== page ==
A Funny Thing Happened on the Way to the Party Dungeon

16 months ago, Dave and I launched the 97X Rumblings from the Big Bush podcast. We had absolutely no experience in the medium (it showed… still does) and zero expectations. We just liked getting together and talking about the great memories that were formed during our time at 97X, and we thought we’d get the old gang back together, press ‘record’ and put these stories out into the ether, just for kicks.

Over those 16 months, we’ve rediscovered something that we always knew back in our radio days: 97X listeners are a very loyal bunch. Somehow, some way, despite our complete ineptness at self-promotion, the folks who loved 97X/woxy.com found us. I suppose we shouldn’t be surprised — after all these are the same people who had to stick a aluminum-foil-wrapped boombox antenna out their window to tune in back then. But when we get emails at 97Xwoxy@gmail.com like the ones below, it gives us our own Sally Field moment.

From Fred G.:

Hi guys,
LOVE the podcast thank you for doing this. I could write an extremely long email trying to explain how much 97X/WOXY meant to me but I would most likely ramble on and on.
The reason I am writing, outside of wanting to share me praise is I had a WOXY related memory come up on Facebook today from 2013 and thought I would share it. Here goes:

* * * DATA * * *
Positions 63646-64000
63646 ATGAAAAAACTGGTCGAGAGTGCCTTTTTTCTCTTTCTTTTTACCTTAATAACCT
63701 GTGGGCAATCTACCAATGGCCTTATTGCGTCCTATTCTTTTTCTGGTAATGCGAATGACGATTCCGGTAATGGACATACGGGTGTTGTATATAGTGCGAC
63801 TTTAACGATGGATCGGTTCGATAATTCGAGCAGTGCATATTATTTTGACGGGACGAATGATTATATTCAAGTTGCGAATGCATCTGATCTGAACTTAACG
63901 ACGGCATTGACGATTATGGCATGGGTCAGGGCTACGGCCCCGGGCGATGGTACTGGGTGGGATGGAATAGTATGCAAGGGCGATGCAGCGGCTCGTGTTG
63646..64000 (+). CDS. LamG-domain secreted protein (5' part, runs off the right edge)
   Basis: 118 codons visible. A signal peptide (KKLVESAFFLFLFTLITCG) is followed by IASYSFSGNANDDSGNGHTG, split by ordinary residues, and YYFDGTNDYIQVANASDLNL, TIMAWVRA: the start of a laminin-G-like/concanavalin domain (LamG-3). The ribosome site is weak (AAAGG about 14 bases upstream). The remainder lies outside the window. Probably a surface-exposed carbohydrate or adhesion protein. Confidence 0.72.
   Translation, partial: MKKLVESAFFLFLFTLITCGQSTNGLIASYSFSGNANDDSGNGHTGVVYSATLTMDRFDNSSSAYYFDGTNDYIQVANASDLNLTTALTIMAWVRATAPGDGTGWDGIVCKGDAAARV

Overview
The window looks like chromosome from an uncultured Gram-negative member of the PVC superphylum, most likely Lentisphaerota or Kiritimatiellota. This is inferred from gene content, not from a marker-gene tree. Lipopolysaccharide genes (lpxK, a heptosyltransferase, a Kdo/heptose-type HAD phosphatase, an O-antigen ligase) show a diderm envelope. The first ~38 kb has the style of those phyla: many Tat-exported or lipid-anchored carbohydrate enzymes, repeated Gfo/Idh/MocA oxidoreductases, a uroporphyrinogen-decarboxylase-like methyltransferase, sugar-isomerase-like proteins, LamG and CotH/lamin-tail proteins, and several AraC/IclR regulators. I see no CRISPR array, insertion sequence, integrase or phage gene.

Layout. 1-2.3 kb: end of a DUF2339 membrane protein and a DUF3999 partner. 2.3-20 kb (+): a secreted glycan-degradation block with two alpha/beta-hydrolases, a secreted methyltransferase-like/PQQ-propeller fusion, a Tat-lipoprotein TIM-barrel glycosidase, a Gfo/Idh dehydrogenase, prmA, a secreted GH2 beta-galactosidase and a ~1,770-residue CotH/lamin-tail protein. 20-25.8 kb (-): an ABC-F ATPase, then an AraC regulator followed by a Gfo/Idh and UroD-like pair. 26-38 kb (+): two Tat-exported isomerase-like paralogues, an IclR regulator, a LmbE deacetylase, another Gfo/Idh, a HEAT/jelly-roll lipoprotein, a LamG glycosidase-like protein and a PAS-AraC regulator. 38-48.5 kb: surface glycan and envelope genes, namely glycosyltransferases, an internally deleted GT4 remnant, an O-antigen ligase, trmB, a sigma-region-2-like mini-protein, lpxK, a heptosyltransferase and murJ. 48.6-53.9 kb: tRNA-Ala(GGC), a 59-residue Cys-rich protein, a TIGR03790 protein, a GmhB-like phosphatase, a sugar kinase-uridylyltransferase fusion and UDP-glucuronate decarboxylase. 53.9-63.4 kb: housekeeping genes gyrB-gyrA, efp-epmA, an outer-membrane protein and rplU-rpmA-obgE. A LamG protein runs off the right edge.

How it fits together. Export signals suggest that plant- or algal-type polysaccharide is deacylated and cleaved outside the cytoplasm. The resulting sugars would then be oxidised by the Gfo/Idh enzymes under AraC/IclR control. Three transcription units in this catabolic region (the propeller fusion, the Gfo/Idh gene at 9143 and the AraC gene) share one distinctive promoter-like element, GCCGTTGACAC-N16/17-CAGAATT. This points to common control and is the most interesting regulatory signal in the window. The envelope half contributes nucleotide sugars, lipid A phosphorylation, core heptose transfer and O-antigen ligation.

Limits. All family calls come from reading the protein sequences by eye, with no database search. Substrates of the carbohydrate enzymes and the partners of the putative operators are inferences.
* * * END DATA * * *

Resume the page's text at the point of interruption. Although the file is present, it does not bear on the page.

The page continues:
Was listening to NPR’s “Talk of the Nation”, in the car, on the way home from work. There were talking about personal important moments in radio in response to World Radio Day. The moment that came to my mind was not a big national event. It was the last terrestrial broadcast of Oxford’s Ohio’s 97.7 (97X) (WOXY) “BAM The Future of Rock n Roll”

WOXY was not only one of the first independent “Modern Rock” radio stations in the country but they were OUR station. In a local market that was and is dominated by big Clear Channel cookie cutter stations and talk radio, this was something cool and oh so local. The station started in 1983 and I stumbled upon it in high school around 84 or so and my outlook on music was changed. Not only was there great music but there were the DJs themselves, the quirky self-produced commercials and so much more.

When it was announced in 2004 that WOXY would be ending all broadcast (including internet as far as we knew at the time) I was devastated. 97X went out in style though, which brings me to my whole point:
I was trying to listen to the last minutes of the broadcast over the internet on my home computer. Technology was not cooperating, so I had to drive my car to the top of the hill in Mariemont in order to get a signal. (97X was notorious for not having the strongest signal in the Cincinnati area.) So I sat in my car in the dark of an empty parking lot as Steve Baker does his poignant and heartfelt final sign off and then silence….
The internet stream was revived. It was awesome and I loved it so until it too came to an end in 2010, but 97X truly died for me that night in 2004.

Thanks again!! And keep up the great work.
Fred Gumbert

From Heidi Arnold (later featured on Episode 20)

Thanks so much for this podcast!  It really has made me so nostalgic for my childhood.  I grew up in Oxford and religiously listened to the station until I left for college…   There are so many bands and songs that make me think so fondly of 97X.  97X will forever have a place in my heart.